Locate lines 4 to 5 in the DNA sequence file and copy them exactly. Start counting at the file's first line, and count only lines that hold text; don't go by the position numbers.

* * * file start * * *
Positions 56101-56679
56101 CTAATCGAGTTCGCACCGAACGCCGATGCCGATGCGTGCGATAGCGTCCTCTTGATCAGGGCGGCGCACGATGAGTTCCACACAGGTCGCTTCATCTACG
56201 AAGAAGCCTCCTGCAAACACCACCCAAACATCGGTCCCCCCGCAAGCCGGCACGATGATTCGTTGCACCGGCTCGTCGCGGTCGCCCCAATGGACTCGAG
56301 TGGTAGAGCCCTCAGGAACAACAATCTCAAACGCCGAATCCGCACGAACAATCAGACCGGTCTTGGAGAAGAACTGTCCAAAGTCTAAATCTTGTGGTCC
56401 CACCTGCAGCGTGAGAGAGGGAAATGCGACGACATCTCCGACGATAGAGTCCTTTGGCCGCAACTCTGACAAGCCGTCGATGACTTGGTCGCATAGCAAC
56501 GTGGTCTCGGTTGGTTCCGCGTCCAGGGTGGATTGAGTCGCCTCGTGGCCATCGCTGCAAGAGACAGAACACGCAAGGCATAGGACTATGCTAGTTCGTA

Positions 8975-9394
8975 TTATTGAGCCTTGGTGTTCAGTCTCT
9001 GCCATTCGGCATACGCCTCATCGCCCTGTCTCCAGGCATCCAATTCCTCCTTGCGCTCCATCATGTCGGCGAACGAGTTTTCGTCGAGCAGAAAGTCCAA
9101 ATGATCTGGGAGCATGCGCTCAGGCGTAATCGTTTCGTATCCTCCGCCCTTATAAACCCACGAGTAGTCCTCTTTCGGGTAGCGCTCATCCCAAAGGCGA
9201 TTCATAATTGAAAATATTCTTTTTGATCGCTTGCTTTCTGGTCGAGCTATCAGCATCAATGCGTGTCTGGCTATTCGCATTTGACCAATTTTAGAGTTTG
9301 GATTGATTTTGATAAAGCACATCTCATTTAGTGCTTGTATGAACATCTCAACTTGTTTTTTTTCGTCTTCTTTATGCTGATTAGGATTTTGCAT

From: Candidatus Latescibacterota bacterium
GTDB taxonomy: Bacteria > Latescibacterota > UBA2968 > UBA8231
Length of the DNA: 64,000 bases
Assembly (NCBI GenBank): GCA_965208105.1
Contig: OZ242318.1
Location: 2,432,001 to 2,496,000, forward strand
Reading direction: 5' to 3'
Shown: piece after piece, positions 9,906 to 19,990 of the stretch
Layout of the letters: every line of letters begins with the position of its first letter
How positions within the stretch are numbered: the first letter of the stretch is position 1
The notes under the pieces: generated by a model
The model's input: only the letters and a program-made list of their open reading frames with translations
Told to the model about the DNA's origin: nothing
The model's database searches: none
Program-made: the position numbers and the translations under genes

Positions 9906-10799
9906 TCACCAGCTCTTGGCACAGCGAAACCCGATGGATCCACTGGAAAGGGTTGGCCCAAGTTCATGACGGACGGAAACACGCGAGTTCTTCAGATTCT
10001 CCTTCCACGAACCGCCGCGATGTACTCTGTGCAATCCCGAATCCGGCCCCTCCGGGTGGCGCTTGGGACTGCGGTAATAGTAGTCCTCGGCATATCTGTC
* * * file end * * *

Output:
56301 TGGTAGAGCCCTCAGGAACAACAATCTCAAACGCCGAATCCGCACGAACAATCAGACCGGTCTTGGAGAAGAACTGTCCAAAGTCTAAATCTTGTGGTCC
56401 CACCTGCAGCGTGAGAGAGGGAAATGCGACGACATCTCCGACGATAGAGTCCTTTGGCCGCAACTCTGACAAGCCGTCGATGACTTGGTCGCATAGCAAC